Persian fire-jumping ceremony a celebration with a bit of danger


Each year before the Persian New Year of Nowruz, Iranians gather on Southern California beaches to celebrate a festival of fire.

It’s part party, part cathartic ritual. Participants build small bonfires -- meant to represent all the bad of the previous year -- and then leap over the flames.

But on Tuesday night at Dockweiler State Beach, some of them didn’t quite clear the fires. Los Angeles Fire Department medics were called out several times to treat people who got burned.


Three people were taken to local hospitals, Fire Department spokesman Erik Scott said. Their injuries did not appear serious.

Because of Los Angeles’ strict fire codes, revelers often head to the beaches, where some fires are permitted, to celebrate the pre-Nowruz festival.

Shahad Saba, who works for the music website that helped put on the event, said the festivities drew more than 6,000 revelers. The night was warm and people were jovial. Under a moonless sky, families grilled chicken and beef kebabs and lounged on picnic blankets. Young people kicked off their shoes and danced to music by a popular Iranian DJ.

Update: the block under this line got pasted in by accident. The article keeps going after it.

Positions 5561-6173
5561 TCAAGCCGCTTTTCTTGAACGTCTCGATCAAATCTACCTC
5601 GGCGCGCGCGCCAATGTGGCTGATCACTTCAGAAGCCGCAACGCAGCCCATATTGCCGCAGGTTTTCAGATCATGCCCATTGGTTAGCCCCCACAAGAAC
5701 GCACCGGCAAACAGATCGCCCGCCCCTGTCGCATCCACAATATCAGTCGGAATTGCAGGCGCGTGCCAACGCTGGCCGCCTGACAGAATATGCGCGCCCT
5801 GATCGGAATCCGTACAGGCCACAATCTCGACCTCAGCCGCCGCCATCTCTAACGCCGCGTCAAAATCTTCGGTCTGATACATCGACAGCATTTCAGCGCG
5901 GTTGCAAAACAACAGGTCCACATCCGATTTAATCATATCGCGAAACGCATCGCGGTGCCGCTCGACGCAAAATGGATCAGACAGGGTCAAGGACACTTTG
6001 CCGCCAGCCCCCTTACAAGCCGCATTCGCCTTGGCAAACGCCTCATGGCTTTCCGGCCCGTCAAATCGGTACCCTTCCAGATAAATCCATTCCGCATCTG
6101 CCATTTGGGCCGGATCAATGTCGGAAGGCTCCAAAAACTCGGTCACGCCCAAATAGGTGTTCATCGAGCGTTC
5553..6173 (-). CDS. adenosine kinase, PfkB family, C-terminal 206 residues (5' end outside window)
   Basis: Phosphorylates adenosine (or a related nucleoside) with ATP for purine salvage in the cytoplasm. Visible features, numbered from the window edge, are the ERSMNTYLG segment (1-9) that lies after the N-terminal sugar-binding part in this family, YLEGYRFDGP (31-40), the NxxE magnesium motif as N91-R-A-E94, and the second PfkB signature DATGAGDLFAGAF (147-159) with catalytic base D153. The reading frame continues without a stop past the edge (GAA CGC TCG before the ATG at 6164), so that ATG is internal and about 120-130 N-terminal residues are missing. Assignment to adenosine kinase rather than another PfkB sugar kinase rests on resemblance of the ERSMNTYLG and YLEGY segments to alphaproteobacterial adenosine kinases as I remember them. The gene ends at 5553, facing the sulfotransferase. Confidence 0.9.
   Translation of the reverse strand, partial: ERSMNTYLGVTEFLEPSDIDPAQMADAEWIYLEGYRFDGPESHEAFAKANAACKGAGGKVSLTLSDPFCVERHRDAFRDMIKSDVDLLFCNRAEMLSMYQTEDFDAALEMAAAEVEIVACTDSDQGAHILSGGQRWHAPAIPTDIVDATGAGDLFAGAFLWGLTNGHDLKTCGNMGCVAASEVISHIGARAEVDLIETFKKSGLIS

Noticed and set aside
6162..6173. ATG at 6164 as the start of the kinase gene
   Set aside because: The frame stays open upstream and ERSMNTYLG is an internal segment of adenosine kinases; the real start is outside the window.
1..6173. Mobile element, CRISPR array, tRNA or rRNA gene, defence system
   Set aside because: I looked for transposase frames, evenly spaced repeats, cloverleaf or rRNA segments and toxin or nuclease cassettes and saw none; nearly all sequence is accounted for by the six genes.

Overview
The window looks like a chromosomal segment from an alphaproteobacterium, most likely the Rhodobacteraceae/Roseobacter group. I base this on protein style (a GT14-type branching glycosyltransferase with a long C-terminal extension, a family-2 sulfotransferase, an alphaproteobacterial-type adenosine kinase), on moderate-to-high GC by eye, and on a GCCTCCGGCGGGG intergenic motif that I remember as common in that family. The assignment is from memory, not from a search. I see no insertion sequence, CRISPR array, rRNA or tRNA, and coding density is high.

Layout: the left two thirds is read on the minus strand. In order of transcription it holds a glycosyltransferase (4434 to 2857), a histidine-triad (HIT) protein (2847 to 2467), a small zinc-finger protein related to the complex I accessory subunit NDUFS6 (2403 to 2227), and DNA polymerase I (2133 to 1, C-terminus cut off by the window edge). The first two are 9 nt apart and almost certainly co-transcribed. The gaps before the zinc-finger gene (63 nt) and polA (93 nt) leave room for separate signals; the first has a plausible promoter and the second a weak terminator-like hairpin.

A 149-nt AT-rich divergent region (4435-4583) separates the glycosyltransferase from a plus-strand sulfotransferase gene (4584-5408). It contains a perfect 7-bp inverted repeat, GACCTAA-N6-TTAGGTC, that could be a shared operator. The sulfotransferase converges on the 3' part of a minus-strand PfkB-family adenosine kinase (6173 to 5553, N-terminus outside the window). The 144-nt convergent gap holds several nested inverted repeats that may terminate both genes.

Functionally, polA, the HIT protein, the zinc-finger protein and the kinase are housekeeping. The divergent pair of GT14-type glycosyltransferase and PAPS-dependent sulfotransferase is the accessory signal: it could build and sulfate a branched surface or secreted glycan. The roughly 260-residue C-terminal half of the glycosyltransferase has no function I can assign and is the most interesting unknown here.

There were many bonfires, Saba said, and all through the night people leaped over them in a gesture meant to symbolize the transition of the seasons and the soul’s rebirth. They sang a traditional song as they did so.

Saba said he has heard of people being accidentally burned in the past, but he didn’t witness Tuesday’s injuries.

“It was probably something small because I didn’t notice,” Saba said.

He added that he has never worried about getting burned himself because, “I’m very good at it.”


Nowruz begins Saturday and will last for 13 days.

Nazee Rofagha, a local Iranian community leader who helps organize the celebrations in Pasadena, said her city -- close to the slopes charred in last summer’s Station fire -- skipped the bonfires.

“We don’t do fire in Pasadena,” Rofagha said.